Housing affordability continues to be a major issue facing Tasmanians, a recent report by the University of Tasmania has found.
The report showed that in March, there were 4006 applicants on the Tasmanian Housing Register in addition to 12,502 requests to specialist homelessness services between 2019-2020 that were unmet.
The report concluded: "Tasmania needs a community-wide conversation about the aims and priorities of housing policy, and innovative strategies and policies which could be developed and adopted by governments, industry, investors, service providers and the community to deliver better housing outcomes".
The call for innovation was echoed by St Vincent de Paul Tasmania chief executive Lara Alexander who said the system was struggling to meet demand.
"We are constantly hearing from people who are experiencing housing pressure," she said.
"It is the underlying reason people have been contacting us for the last 10, 12 months."
Despite the state government's commitment to providing 3500 new homes over the next four years, Ms Alexander believed that the crisis required an innovative solution and suggested Tasmania look overseas for inspiration.
"The current model requires a lot of land in addition to proximity to services in urban areas and public transport," she said.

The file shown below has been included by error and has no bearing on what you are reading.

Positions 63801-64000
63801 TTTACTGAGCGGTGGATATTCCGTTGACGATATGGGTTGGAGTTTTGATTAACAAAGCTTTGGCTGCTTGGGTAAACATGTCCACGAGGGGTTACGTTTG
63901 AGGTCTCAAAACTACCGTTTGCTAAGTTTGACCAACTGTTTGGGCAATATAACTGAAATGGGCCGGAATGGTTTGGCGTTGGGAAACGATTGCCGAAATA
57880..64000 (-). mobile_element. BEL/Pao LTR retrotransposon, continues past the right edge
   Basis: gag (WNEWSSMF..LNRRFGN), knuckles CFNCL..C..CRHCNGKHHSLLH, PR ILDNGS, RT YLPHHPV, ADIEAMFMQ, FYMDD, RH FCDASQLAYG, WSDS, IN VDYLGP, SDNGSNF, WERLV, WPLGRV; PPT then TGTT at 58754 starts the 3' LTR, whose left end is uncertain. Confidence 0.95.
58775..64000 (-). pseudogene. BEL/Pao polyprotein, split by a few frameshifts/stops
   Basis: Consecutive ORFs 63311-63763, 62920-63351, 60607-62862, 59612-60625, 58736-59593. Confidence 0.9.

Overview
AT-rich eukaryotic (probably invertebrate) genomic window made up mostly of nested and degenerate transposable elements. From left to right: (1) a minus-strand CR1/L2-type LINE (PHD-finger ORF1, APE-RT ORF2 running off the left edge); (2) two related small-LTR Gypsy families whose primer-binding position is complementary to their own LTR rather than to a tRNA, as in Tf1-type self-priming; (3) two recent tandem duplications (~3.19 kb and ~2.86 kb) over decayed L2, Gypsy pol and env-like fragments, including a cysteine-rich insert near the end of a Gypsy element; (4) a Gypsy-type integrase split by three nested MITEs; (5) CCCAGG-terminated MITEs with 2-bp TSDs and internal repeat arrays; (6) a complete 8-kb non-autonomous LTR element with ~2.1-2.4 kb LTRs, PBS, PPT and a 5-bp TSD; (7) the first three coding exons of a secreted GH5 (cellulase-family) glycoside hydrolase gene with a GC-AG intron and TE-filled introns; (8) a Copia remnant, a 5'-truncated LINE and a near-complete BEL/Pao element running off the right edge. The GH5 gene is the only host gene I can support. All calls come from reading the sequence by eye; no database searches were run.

"I have been told by builders that they could start construction today but they just need the land."
Ms Alexander said that internationally, apartment complexes had proven successful in populous areas and would require a smaller footprint.
"Is the current model a good model, or is this actually holding us back from building more and putting a stock of affordable housing out there more quickly?" Ms Alexander said.
Strike it Out founder Kirsten Ritchie also believes that key stakeholders needed to consider alternative solutions to tackle the issue of housing pressure and homelessness.
"It's a never ending problem," she said.
"Houses aren't being built fast enough and emergency housing is full."
In an attempt to provide an alternative solution, Strike it Out is raising money to build sleep pods in Tasmania.
"It's another ten beds and if it helps take ten people off the street to have a sleep and have a shower and a hot meal then it's worth a shot," she said.
"We'll trial it and if it works, if the model works, let's build more."
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